In a world of unrestrained hyperbole, where competent athletes are superstars and slim, attractive women supermodels, words like awesome, spectacular, phenomenal, superlative and breathtaking are too often over-used and undeserved. But not in this case. On Eternal Licks and Grooves, the Bob Florence Limited Edition is awesome, its soloists spectacular, guest artists Carl Saunders, Scott Whitfield and Peter Erskine phenomenal, Florence's piano playing superlative, his compositions and arrangements breathtaking.
Florence, who recently turned seventy-five, has recorded more than a dozen big-band albums starting with Name Band 1959 (Carlton) and this may well be the best one yet. That's not hype; simply a fact. From "Eternal Licks and Grooves, commissioned to honor Count Basie, through "Appearing in Cleveland, his memorable salute to Stan Kenton, Florence operates with the unerring skill of a master surgeon, scrupulously appraising whole themes or fragments thereof and carefully splicing them together as only he can to produce fresh and exciting musical expositions.
About his buoyant arrangement of "Claire de Lune, Florence writes, "When I do an arrangement of a standard composition, I become the composer, an assertion that applies not only to Claude Debussy's classic work but to Bronislaw Kaper's "Invitation and Jerome Kern / Johnny Mercer's "I'm Old Fashioned, each of which glistens in Florence's capable hands. Besides "Grooves and "Cleveland, Florence wrote "Mirror Images and co-wrote "Guiding Star with Fred Manley.
Florence puts Whitfield to work immediately, and the trombonist responds with a blistering solo on "Grooves, complementing thermal statements by guitarist Larry Koonse, tenor Tom Peterson, trumpeter Larry Lunetta and drummer Erskine (who kicks the band relentlessly throughout). Florence's exquisite solo piano introduces "Claire de Lune, on which trumpeter Saunders is typically astonishing, even inserting a brief quote from "Autumn Serenade (if there's a better all-around trumpeter playing today, I've yet to hear him). The melodious "Mirror Images (denoting Duke Ellington and Billy Strayhorn) features Don Shelton's sensuous soprano sax, the lovely ballad "Guiding Star Bob Carr's supple baritone sax and Bob McChesney's satiny trombone.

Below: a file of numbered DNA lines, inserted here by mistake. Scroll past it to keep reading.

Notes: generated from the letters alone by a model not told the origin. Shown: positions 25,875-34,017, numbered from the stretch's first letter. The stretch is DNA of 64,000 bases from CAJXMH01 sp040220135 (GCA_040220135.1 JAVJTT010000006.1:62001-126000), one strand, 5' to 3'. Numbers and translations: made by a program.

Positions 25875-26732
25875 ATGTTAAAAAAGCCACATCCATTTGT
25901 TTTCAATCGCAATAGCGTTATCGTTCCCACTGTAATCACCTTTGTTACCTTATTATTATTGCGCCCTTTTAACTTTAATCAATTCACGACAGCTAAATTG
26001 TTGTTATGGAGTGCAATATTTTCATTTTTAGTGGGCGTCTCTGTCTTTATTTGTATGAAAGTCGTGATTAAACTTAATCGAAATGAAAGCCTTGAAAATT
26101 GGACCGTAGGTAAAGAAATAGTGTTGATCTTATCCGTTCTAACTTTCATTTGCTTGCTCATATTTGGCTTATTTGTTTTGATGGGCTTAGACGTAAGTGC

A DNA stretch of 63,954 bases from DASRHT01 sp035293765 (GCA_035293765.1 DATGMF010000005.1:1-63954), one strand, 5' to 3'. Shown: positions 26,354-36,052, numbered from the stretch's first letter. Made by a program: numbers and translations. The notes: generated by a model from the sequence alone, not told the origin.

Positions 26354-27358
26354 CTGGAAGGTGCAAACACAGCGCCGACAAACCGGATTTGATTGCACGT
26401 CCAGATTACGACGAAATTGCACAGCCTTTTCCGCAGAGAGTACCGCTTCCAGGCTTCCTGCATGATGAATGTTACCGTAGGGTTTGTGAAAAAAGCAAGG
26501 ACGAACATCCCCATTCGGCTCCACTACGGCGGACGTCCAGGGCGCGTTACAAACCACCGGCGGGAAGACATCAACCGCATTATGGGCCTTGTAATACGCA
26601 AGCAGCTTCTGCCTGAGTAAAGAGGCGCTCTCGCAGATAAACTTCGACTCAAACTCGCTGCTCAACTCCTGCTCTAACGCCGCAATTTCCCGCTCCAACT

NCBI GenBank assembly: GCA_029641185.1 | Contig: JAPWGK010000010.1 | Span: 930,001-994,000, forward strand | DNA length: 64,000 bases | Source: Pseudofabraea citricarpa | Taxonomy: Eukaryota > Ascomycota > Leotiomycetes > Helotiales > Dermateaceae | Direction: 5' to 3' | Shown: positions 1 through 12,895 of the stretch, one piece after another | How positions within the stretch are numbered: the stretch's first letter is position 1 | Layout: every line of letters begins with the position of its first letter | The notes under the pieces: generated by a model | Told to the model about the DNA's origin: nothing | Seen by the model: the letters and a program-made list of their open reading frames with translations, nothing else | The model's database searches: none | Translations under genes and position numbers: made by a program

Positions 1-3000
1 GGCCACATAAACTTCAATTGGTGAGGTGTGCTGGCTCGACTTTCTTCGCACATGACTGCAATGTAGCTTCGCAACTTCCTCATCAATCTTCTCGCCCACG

As on "Claire de Lune, Florence adroitly states the melody on "Invitation and "Old Fashioned before gently but persistently taking the standards where he wants them to go. Florence, tenor Jeff Driskill, trumpeter Steve Huffsteter and bassist Trey Henry are showcased on the former, trombonist Alex Iles and alto Kim Richmond on the latter (Richmond's amiable solo is especially charming). The inspired soloists on "Cleveland are Florence, Koonse, baritone Bob Efford and trumpeter Ron Stout.
Truth be told, there's neither a weak spot nor false note on the album. At the risk of sounding, well, hyperbolic, one could easily make the case that Eternal Licks and Grooves is an unequivocal masterpiece. In the end, however, that's up to each listener to decide.
Eternal Licks & Grooves; Claire de Lune; Mirror Images; Guiding Star; Invitation; I
Bob Florence: composer, arranger, piano; Pete DeSiena: trumpet, flugelhorn; Lee Thornburg: trumpet, flugelhorn; Larry Lunetta: trumpet, flugelhorn; Steve Huffsteter: trumpet, flugelhorn; Ron Stout: trumpet, flugelhorn; Don Shelton: alto, soprano sax, clarinet; Kim Richmond: alto, soprano sax, clarinet; Jeff Driskill: tenor sax, clarinet; Tom Peterson: tenor sax, clarinet; Billy Kerr: tenor sax, clarinet; Bob Efford: baritone sax, bass clarinet; Bob Carr: baritone sax, e flat contra alto clarinet; Charlie Loper: trombone; Alex Iles: trombone; Bob McChesney: trombone; Craig Gosnell: bass trombone; Larry Koonse: guitar; Trey Henry: bass. Guests: Peter Erskine: drums; Carl Saunders: trumpet; Scott Whitfield: trombone.
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